When most people think “customer loyalty program,” they think punch cards that earn them freebies or discounts when they spend a certain amount of money at a retailer or restaurant. One major restaurant chain is testing out a new kind of loyalty program—one that encourages its biggest fans to chow down on its food for seven weeks straight.
Olive Garden introduced a new Never Ending Pasta Pass that, for $100 a pop, allows customers to eat all of the pasta, salad, bread and soft drinks that they can for the next seven weeks. Beginning at 3 p.m. Eastern on September 8, the chain will sell 1,000 of these passes on its web site. The special promotion is tied to Olive Garden’s annual "Never Ending Pasta Bowl" promo, which lets folks eat all the pasta they want in one sitting for $9.99 and runs from September 22 to November 9.
The idea behind the new promotion is to give some ultra-loyal Olive Garden customers and pasta lovers a very good deal. But it’s also about giving the chain some social media buzz and publicity. Surely, many people will tweet or blog about a promotion that encourages people to gorge on pasta for two months.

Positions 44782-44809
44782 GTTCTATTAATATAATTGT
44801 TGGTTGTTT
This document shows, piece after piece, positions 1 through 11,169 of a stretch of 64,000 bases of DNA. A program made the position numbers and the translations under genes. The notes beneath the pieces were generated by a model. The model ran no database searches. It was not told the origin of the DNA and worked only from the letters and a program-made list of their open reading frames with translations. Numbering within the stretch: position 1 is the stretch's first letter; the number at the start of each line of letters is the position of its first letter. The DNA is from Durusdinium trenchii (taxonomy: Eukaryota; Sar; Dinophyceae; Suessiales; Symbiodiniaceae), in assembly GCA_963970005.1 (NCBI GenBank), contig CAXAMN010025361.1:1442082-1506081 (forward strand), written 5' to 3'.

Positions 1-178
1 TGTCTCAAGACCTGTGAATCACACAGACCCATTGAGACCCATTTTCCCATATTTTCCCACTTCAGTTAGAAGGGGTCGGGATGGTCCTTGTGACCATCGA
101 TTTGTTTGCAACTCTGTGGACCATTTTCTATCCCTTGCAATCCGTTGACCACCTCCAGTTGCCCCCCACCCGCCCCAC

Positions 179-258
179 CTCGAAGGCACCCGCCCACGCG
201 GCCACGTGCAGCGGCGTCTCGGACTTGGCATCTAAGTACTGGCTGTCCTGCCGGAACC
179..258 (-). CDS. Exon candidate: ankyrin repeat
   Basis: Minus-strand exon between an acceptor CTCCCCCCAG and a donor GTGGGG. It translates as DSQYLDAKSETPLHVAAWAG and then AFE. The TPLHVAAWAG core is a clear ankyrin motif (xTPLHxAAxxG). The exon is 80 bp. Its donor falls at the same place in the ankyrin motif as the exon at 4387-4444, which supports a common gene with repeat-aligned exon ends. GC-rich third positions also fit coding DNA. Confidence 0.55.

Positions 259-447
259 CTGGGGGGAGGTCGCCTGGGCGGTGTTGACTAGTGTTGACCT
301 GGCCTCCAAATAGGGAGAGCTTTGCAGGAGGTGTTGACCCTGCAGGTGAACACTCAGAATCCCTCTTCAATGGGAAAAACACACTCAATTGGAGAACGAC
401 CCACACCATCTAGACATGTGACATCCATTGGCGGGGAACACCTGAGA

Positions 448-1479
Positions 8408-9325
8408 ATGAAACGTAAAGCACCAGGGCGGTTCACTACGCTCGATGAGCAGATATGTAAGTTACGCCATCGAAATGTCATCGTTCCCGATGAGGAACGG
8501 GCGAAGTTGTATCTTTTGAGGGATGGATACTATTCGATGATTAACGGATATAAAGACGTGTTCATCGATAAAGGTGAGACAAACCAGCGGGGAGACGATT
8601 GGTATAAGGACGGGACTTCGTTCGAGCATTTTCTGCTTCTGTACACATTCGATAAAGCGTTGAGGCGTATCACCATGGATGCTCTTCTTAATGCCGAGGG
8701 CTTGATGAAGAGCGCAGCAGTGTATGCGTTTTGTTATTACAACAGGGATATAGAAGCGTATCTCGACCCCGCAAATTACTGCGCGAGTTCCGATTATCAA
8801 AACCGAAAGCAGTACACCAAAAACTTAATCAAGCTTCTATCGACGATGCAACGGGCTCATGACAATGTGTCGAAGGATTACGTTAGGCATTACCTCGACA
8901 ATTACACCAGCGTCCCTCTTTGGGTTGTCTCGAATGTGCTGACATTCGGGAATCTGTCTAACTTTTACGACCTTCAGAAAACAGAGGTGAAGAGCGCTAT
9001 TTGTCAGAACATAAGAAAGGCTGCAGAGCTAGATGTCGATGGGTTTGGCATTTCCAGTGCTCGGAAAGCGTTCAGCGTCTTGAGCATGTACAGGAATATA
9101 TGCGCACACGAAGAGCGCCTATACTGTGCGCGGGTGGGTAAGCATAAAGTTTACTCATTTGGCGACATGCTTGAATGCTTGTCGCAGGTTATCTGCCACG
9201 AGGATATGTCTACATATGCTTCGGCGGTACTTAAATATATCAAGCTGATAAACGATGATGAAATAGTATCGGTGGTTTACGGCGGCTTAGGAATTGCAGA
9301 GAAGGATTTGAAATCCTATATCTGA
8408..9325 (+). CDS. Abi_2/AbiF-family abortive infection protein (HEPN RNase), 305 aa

“We're trying to make our fans feel like VIPs,” Jay Spenchian, executive vice president of marketing for Olive Garden, told USA Today, adding: “What we’re trying to do is get some attention. It’s sure to provoke a reaction.”
“All-you-can-eat“ deals have been a longtime go-to promotion at restaurants, and many chains from TGIFridays and Red Lobster have created such promotions in recent months as the restaurant industry has struggled. But Olive Garden’s new pasta pass takes it to a whole new level by extending the concept for several weeks.
Will other restaurants and businesses follow suit and roll out their own “all-you-can-consume” loyalty promotions?
With customer rewards programs now so prevalent, many businesses have to push the envelope to make their deals stand out from the pack. An “all-you-can-eat” deal for one flat price—$100 in this case—allows a business to better forecast how much revenue that promotion will generate. What it can’t predict: How much those loyal customers will actually consume.
For small businesses, however, a well-designed loyalty program can be a great way to compete against larger businesses that spend more money on advertising. However, so many small businesses have loyalty programs these days that designing a unique, short-term program—like the Olive Garden promotion—can generate some extra publicity and buzz.
Gail Oliver, a small-business marketing expert, features some unique promotions offered by small businesses on her website, Attention-Getting.com. She writes: “The press always loves writing about a unique promotion, especially if it can be part of a story relevant to something currently going on in the news—be it a holiday, event or a trending topic.”
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